Pennsylvania Passes Bill To Hide Identities Of Cops Who Shoot People



Pennsylvania lawmakers just thumbed their nose at anyone who doesn’t wear a badge and a gun.

With the relationship between police officers and the citizens they are supposed to “protect and serve” deteriorating rapidly, you’d think our lawmakers would be working towards mending that. But not the ones in Pennsylvania. is reporting that state lawmakers have passed a bill that will prevent public officials from immediately releasing the names of police officers involved in lethal and non-lethal shootings to the public.

“We are the protectors of our protectors,” said, Rep. Dominic Costa. Costa who supports the bill, is a Pittsburgh Democrat.

Supporters of the bill say that it is needed to protect officers and their families from potential harm after shootings and during investigations. writes:

Current law lets local officials determine when to identify an officer who has used force. Under the bill, public officials would be barred from releasing the name of an officer involved in a shooting until 30 days after the incident, or after an official investigation into it ends.

Anyone who violates the gag could be charged with a second-degree misdemeanor. The state Attorney General’s Office and district attorney’s offices would be exempt.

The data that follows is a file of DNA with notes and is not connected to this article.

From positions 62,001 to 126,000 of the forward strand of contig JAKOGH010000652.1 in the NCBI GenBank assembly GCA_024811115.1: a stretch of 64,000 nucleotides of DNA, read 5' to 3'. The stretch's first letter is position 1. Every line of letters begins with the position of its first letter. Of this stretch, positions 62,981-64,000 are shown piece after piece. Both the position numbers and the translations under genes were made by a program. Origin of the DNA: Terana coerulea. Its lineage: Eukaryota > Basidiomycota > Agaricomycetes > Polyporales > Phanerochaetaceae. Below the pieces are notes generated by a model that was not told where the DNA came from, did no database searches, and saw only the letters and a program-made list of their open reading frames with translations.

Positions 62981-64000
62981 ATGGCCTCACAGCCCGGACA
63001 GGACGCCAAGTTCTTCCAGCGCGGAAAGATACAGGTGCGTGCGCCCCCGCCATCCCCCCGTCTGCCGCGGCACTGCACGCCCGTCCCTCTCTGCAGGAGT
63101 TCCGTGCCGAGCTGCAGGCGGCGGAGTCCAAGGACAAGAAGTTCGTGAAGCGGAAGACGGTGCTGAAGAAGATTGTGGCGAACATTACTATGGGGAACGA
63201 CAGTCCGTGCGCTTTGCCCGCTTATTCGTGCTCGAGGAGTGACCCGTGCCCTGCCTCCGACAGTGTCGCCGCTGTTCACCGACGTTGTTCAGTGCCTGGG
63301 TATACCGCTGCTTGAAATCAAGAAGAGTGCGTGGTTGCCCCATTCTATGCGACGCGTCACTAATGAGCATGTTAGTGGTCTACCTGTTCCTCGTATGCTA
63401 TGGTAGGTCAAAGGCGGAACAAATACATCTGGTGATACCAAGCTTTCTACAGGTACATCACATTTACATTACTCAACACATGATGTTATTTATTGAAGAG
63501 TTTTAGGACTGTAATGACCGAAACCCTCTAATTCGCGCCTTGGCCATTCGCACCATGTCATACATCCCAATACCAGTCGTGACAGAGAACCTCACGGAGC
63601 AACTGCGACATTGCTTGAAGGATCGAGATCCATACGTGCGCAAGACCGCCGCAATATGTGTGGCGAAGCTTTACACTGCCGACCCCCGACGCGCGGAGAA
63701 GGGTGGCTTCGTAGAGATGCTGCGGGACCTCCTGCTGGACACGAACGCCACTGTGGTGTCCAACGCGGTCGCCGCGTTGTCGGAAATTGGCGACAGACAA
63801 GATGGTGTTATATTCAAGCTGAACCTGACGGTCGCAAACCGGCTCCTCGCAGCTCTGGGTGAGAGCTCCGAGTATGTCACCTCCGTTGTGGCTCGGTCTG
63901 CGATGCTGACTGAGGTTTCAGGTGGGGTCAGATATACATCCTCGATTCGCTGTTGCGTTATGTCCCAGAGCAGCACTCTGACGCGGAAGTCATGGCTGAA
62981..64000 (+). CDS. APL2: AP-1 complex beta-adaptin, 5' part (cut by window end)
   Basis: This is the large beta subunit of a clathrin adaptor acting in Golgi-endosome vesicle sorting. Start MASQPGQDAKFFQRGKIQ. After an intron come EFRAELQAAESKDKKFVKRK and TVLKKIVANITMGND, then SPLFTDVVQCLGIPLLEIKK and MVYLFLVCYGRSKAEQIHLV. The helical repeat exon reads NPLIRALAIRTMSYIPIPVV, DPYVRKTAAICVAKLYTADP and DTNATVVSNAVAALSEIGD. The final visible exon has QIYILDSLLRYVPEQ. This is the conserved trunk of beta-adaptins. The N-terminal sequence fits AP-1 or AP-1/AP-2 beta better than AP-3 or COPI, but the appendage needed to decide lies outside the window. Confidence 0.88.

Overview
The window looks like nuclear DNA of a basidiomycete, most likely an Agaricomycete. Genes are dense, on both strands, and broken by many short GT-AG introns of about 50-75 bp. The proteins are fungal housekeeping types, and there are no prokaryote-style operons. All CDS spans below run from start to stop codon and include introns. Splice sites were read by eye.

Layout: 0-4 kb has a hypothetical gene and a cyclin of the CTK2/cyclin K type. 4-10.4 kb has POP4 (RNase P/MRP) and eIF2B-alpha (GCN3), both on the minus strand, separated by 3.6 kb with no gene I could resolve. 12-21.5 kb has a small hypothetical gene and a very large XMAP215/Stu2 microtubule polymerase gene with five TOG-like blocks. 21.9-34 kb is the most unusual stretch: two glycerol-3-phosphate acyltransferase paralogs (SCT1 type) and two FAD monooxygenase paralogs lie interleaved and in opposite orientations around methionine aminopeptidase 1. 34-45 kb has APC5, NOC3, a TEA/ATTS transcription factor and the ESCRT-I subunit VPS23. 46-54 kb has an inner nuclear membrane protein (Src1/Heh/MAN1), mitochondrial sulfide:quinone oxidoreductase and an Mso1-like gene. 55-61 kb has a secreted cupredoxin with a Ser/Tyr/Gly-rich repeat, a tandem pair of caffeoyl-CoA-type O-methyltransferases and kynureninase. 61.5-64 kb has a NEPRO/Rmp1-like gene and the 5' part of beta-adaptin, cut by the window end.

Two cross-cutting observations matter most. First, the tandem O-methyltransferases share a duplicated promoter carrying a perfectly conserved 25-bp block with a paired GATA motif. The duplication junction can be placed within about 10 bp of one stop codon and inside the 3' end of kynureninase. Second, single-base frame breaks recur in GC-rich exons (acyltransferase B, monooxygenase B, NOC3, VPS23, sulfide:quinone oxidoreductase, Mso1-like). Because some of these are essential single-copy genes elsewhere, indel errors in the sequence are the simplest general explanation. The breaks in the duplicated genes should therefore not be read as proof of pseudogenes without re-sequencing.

The law would supercede current policy in Philadelphia, where the police department typically discloses names of officers involved in shootings within 72 hours after the incident – if there are no credible threats to those officers.

But here’s the coldest part. The bill passed both the state House and Senate chambers and it got through with veto-proof majorities. Meaning, that even if Governor Tom Wolf chose to veto it, state legislature would still have the power to override it if they felt like going through to process to do so.

Essentially, the bill is just as bulletproof as the cops it aims to protect.

With strides like body cams and dash cams becoming mandatory in some states, moves like this set the journey towards law enforcement transparency back many steps.

It’s obvious that “protecting the protectors” is more important that protecting the citizens.

Gov. Wolf has not said if he will pass or veto the bill, but if you want to lean on him, here is his contact information.